On March 24, 2015, the Hon’ble Supreme Court of India (the “SC”) pronounced its judgment on constitutional validity of Sections 66A, 69A and 79 of the Information Technology Act, 2000 (the “IT Act”) and the Information Technology (Intermediary Guidelines) Rules, 2011 (the “Intermediary Rules”).
The SC declared Section 66A of the IT Act to be unconstitutional on the grounds of being violative of Article 19(1)(a) of the Constitution of India (the “Constitution”) which guarantees a fundamental right to freedom of speech and expression to all citizens of India.
Primarily, this matter culminated from the arrest of two women in Mumbai, India, over certain posts on the online social networking website, Facebook. Consequently, several writ petitions were filed with the SC challenging the constitutional validity of the above-mentioned provisions of the IT Act and the Intermediary Rules.
Findings on constitutional validity of Section 66A of the IT Act
Section 66A of the IT Act imposes an imprisonment of three (3) years and a fine on any person sending by means of a computer resource or a communication device: (a) any information that is grossly offensive or has menacing character; (b) any information which is known to be false, for the purpose of causing annoyance, inconvenience, danger, obstruction, insult, injury, criminal intimidation, enmity, hatred or ill will, persistently by making use of such computer resource or communication device; or (c) any electronic mail or electronic mail message causing annoyance or inconvenience or to deceive or to mislead the addressee or recipient about the origin of such messages.
The petitioners in this matter had challenged the constitutionality of Section 66A of the IT Act on the grounds of Article 19(1)(a) read with Article 19(2) of the Constitution.
The key principles on the basis of which the SC concluded that Section 66A of the IT Act is unconstitutional are as follows:
- Mere discussion or advocacy of any particular matter is fundamental to the right to freedom of speech and expression, unless such discussion or advocacy leads to incitement. Section 66A of the IT Act does not distinguish between a mere discussion/ advocacy and incitement.
- Section 66A of the IT Act casts a wide net on any and all information that is sent or disseminated over the internet.
- The offence created under Section 66A of the IT Act does not have any proximate connection to the eight (8) subject matters specified under Article 19(2) of the Constitution which permits promulgation of laws imposing reasonable restrictions on the right to freedom of speech and expression, i.e., to maintain the interests of the sovereignty and integrity of India, the security of the state, friendly relations with foreign states, public order, decency or morality, or in relation to contempt of court, defamation or incitement to an offence.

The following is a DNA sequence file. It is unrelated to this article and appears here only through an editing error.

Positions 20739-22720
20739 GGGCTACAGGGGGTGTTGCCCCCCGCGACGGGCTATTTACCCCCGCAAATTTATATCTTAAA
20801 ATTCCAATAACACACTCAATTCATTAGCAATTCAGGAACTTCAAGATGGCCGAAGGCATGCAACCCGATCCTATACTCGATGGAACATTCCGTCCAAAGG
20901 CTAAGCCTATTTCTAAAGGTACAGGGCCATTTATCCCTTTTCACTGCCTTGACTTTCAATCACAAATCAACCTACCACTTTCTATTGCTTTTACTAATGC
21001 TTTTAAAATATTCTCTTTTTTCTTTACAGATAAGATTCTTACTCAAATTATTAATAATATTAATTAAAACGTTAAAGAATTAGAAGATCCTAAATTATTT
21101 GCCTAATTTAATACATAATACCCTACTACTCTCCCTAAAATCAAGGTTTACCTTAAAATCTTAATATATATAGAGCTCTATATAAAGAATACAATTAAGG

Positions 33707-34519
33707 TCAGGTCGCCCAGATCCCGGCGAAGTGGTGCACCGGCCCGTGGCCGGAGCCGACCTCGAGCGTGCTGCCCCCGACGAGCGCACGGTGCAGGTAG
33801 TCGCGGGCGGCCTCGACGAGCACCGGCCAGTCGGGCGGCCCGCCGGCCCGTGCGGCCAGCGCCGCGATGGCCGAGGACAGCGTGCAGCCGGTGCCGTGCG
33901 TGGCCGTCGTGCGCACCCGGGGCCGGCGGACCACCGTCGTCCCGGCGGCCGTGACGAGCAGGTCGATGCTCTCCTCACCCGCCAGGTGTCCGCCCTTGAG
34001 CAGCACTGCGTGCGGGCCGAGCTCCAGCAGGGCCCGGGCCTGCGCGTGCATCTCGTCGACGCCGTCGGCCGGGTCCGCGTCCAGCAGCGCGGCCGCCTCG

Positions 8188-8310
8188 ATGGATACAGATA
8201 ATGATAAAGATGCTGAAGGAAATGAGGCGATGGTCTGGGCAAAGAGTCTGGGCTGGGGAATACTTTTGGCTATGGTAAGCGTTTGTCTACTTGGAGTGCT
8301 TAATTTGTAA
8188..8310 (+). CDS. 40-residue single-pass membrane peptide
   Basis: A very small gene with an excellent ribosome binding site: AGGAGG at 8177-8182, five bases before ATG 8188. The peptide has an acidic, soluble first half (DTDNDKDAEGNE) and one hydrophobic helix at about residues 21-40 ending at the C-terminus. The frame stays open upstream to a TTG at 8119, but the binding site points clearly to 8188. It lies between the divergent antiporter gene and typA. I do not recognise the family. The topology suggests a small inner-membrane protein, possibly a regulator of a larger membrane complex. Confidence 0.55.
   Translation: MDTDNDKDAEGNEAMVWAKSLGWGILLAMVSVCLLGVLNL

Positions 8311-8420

- The terms used in Section 66A of the IT Act have not been defined either under the definitions chapter of the IT Act nor is there a general statement under the IT Act indicating that the terms not defined under the IT Act have the meaning under the Indian Penal Code, 1860.
- No clear benchmarks or standards are specified and hence leads to Section 66A of the IT Act being vague.
- The Additional Solicitor General of India, representing the defendant, i.e., the Union of India mentioned in this matter that the government does not and will not use Section 66A of the IT Act in a manner to defeat or take away the right granted under Article 19(1)(a) of the Constitution, however, the SC held that such an assurance from the present government may not bind the successor governments and that Section 66A of the IT Act should be adjudged on its own merits.
The SC by striking down Section 66A of the IT Act has re-affirmed the value and importance of the fundamental right to freedom of speech and expression.
We agree with the judgment passed by the SC as it upholds the fundamental right to speech and expression, whether through electronic means or otherwise, more so on the principle spelt out by the SC that mere dissemination of information without such information resulting in an actual injury, public disorder, endangering the security of the state will be valid and will not be held unconstitutional.